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"On the Pulse of Morning"
By: Maya Angelou
"On the Pulse of Morning," is a poem written by Maya Angelou. In this poem, Angelou depicts personification. Personification is an element of
literature in which an object or an animal is given human characteristics.
Angelou uses personification to give the rock, the river, and the tree the
ability to speak to the reader.
In "On the Pulse of Morning", Angelou writes " But today, the rock cries out to us, clearly, forcefully, Come, you may stand upon my back and face your distant destiny, but seek no haven in my shadow." In this, personification is given to the rock, implying that it can "cry out". It gives the illusion that the rock is talking to the person and telling them that it is there for the person to use as "ground" to stand on, but not as a shield. The rock says that he is there to help fight, but not to hide the person from their destiny.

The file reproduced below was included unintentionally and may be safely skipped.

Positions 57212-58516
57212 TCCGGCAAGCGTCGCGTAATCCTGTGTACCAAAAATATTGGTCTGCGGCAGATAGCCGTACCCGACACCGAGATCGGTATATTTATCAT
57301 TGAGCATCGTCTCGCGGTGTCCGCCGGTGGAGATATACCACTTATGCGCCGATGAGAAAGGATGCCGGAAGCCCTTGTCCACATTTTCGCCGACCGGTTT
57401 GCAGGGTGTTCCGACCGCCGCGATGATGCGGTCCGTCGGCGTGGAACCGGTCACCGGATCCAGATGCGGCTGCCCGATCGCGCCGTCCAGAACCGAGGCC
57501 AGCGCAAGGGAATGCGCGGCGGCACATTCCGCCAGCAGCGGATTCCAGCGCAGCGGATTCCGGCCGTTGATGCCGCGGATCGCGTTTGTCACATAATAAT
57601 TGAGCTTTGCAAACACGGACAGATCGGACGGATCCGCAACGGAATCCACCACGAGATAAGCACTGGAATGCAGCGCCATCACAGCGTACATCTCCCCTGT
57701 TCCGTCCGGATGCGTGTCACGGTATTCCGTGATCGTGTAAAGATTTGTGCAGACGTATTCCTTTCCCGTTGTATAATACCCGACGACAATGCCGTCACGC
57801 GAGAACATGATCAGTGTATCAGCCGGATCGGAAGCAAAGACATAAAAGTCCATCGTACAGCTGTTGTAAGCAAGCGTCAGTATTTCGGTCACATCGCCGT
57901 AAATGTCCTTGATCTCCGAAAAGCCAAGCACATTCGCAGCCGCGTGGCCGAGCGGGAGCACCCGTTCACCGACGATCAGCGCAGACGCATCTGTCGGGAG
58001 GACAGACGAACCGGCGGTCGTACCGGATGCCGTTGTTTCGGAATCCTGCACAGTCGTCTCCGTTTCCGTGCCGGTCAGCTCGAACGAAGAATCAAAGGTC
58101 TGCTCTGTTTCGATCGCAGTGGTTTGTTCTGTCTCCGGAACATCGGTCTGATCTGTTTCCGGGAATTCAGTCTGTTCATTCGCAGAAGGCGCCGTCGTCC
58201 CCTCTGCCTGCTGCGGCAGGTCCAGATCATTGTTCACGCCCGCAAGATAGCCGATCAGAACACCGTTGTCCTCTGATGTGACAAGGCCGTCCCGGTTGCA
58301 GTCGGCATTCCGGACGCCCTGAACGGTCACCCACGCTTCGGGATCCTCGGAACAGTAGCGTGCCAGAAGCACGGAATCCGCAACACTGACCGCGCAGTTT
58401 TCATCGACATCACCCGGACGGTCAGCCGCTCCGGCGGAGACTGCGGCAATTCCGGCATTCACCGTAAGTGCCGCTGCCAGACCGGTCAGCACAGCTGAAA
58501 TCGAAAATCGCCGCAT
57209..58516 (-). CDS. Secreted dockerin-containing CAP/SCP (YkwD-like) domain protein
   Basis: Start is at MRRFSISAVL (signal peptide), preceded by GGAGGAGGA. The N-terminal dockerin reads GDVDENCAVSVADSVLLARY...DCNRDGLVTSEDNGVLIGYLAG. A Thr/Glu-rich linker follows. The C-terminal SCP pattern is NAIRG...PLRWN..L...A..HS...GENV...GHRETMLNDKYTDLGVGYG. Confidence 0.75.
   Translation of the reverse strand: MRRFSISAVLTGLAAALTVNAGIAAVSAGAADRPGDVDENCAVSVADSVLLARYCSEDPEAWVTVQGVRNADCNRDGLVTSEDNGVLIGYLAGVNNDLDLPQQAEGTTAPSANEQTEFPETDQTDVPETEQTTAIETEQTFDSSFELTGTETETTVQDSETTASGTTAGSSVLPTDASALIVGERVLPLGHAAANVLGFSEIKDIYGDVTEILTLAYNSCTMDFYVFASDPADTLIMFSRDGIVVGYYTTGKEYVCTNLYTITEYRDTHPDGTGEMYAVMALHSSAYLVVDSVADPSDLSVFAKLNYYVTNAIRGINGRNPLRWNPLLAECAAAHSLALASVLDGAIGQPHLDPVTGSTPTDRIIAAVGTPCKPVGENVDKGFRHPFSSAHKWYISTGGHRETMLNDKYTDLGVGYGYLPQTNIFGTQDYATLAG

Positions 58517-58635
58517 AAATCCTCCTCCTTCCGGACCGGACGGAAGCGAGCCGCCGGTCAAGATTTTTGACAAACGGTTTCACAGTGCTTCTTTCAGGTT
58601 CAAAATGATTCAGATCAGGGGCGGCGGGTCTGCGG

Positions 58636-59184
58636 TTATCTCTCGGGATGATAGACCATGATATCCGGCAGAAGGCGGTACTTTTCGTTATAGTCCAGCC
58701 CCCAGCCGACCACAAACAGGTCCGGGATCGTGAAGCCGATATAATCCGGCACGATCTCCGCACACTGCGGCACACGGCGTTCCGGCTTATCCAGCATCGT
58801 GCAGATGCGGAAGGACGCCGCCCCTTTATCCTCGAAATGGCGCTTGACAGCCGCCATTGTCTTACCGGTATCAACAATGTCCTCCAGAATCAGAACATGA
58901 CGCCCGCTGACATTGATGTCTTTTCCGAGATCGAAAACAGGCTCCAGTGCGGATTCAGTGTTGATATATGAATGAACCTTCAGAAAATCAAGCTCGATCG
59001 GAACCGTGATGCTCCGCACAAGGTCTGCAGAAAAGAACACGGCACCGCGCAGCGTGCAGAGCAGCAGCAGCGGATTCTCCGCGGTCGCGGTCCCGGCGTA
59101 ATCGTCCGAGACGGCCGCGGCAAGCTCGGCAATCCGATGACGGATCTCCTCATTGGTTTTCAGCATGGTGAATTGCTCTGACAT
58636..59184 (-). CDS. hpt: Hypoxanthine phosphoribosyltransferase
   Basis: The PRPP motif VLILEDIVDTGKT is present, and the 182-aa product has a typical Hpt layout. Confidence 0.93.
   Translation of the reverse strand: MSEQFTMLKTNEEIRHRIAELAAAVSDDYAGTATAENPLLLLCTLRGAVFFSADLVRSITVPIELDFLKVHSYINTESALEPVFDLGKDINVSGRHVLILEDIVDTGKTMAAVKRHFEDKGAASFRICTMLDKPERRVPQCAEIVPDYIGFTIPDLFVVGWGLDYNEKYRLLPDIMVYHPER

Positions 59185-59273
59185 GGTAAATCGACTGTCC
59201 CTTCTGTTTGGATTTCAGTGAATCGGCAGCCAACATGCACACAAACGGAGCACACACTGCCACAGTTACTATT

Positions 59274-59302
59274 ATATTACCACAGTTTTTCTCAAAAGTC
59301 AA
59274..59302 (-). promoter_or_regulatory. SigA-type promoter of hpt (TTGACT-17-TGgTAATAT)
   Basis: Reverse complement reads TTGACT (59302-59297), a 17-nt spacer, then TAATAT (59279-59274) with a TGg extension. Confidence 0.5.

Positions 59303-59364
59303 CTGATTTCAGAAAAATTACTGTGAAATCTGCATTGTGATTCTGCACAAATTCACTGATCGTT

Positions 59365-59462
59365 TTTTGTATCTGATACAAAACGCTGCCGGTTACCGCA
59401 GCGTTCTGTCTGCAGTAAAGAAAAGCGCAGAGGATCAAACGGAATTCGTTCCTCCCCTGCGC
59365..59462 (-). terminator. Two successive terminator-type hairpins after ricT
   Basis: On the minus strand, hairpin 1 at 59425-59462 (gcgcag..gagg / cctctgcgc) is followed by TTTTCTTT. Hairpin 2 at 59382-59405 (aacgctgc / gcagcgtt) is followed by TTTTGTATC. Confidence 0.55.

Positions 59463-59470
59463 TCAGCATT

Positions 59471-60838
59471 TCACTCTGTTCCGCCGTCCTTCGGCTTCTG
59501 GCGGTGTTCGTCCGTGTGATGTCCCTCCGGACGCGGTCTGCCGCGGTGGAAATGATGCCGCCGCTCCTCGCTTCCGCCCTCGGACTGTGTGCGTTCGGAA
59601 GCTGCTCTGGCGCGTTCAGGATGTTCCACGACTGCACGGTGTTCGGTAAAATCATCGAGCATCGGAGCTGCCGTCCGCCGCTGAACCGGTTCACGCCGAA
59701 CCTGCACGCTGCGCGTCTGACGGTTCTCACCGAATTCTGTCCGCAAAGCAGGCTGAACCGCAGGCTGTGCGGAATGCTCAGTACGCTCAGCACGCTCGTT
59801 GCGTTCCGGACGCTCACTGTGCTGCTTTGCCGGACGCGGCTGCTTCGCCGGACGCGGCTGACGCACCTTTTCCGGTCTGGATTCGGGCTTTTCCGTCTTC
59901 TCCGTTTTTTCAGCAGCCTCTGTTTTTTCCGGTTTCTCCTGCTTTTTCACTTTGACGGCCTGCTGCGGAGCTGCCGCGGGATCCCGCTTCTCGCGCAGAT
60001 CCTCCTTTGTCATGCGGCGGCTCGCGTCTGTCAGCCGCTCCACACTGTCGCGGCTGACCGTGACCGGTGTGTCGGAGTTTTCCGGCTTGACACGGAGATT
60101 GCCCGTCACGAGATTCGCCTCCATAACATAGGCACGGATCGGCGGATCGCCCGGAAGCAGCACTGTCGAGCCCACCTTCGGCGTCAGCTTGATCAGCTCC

Angelou also writes "Yet, today I call you to my riverside, if you will study war no more. Come, clad in peace and I will sing the songs." With this she personifies the river. The river is saying that it will sing a song, peaceful song, to help the person forget about war, racism, etc. It is saying that it wants to be there to keep them calm and help them through all the hard times that they will be faced with, and that if they just listen to it, they will be guided to peace.
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"They hear. They all hear the speaking of the tree. Today, the first and last of every tree speaks to humankind. Come to me, here beside the river. Plant yourself beside me, here beside the river," is another form of personification used by Angelou. The tree is also talking to the people, asking them to "plant" themselves beside it. It is saying that it is there to hold the person up, to be used at strength, something to lean against, in order to fight away all the hatred in the world....
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